Commercially prepared infant formulas are a nutritious alternative to breast milk, and even contain some vitamins and nutrients that breastfed babies need to get from supplements.
Manufactured under sterile conditions, commercial formulas attempt to duplicate mother’s milk using a complex combination of proteins, sugars, fats, and vitamins that aren’t possible to create at home.
So if you don’t breastfeed your baby, it’s important to use only commercially prepared formula and not try to make your own. Besides medical concerns that may prevent breastfeeding, for some women, breastfeeding may be too difficult or stressful. Here are other reasons women may choose to formula feed:
- Either parent (or another caregiver) can feed the baby a bottle at any time (although this is also true for women who pump their breast milk). This allows mom to share the feeding duties and helps her partner to feel more involved in the crucial feeding process and the bonding that often comes with it.
- Once the bottles are made, a formula-feeding mother can leave her baby with a partner or caregiver and know that her little one’s feedings are taken care of. There’s no need to pump or to schedule work or other obligations and activities around the baby’s feeding schedule. And formula-feeding moms don’t need to find a private place to nurse in public.
- Time and frequency of feedings.Because formula is less digestible than breast milk, formula-fed babies usually need to eat less often than breastfed babies.
- Women who opt to formula feed don’t have to worry about the things they eat or drink that could affect their babies.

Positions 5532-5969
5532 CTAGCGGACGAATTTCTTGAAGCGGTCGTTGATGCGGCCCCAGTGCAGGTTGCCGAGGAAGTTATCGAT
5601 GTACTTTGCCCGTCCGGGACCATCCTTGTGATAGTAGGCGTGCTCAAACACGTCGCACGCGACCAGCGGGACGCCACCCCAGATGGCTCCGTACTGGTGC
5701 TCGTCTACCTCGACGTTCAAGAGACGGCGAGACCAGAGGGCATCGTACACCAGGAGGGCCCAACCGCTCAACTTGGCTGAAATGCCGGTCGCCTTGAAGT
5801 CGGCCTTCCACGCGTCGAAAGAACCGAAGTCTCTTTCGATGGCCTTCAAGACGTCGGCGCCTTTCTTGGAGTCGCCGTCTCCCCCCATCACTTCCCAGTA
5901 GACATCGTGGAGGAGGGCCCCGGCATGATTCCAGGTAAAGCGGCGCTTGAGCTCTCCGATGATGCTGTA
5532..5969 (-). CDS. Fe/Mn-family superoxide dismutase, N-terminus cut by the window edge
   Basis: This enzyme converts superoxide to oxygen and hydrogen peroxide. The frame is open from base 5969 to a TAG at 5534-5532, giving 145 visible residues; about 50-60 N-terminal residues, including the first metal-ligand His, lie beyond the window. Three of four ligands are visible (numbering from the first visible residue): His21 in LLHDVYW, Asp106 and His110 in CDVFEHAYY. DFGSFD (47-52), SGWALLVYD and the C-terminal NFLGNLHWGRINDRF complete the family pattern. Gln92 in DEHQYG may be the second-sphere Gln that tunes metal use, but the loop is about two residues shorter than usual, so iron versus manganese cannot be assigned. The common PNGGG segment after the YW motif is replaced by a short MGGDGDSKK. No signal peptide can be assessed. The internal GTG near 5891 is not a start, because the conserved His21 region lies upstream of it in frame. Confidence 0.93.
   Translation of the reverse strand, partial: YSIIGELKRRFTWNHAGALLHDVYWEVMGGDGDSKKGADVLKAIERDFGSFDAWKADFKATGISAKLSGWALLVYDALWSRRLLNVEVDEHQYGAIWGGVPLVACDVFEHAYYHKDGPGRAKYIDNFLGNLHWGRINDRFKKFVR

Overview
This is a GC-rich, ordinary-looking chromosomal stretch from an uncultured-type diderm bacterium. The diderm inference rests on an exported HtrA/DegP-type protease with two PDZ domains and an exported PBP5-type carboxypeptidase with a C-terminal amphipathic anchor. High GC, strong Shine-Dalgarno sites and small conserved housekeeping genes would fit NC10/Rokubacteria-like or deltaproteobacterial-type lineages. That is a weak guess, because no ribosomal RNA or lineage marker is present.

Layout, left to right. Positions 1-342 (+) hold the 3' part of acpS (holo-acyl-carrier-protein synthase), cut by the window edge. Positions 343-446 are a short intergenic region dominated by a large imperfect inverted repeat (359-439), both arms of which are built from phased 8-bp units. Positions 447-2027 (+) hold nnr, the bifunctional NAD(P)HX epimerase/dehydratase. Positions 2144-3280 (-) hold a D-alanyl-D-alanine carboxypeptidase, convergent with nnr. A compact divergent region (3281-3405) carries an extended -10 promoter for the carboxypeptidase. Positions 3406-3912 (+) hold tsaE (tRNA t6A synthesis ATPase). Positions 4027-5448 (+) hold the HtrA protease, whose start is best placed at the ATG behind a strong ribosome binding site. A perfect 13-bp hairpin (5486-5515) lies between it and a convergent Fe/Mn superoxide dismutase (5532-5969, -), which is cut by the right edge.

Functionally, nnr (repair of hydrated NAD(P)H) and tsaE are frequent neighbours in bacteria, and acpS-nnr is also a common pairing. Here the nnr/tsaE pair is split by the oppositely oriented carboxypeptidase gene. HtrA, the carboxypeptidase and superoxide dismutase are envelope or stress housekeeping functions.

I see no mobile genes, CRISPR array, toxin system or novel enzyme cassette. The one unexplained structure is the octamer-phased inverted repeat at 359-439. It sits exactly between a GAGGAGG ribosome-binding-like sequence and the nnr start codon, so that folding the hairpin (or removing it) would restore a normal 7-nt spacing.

Formula Feeding Challenges:
- Lack of antibodies.None of the antibodies found in breast milk are in manufactured formula. So formula can’t provide a baby with the added protection against infection and illness that breast milk does.
- Can’t match the complexity of breast milk.Manufactured formulas have yet to duplicate the complexity of breast milk, which changes as the baby’s needs change.
- Planning and organization.Unlike breast milk — which is always available, unlimited, and served at the right temperature — formula feeding your baby requires planning and organization to make sure that you have what you need when you need it. Parents must buy formula and make sure it’s always on hand to avoid late-night runs to the store.
- Extra necessary supplies needed. It’s important to always have the necessary supplies (like bottles and nipples) clean, easily accessible, and ready to go — otherwise, you will have a very hungry, very fussy baby to answer to. With 8-10 feedings in a 24-hour period, parents can quickly get overwhelmed if they’re not prepared and organized.
- Formula can be costly. Powdered formula is the least expensive, followed by concentrated, with ready-to-feed being the most expensive. And specialty formulas (such as soy and hypoallergenic) cost more — sometimes far more — than the basic formulas.
- Possibility of producing gas and constipation.Formula-fed babies may have more gas and firmer bowel movements than breastfed babies.
Making a Choice
Deciding how you will feed your baby is not an easy decision to make. You’ll really only know the right choice for your family once your baby comes. Many women decide on one method before the birth and then change their minds once their baby is born, or in the weeks or months after. And many women decide to breastfeed and supplement with formula because they find that is the best choice for their family and their lifestyle.
While you’re weighing the pros and cons, talk to your doctor or lactation consultant.
Credit – www.kidshealth.org; reviewed by Elana Pearl Ben-Joseph, MD –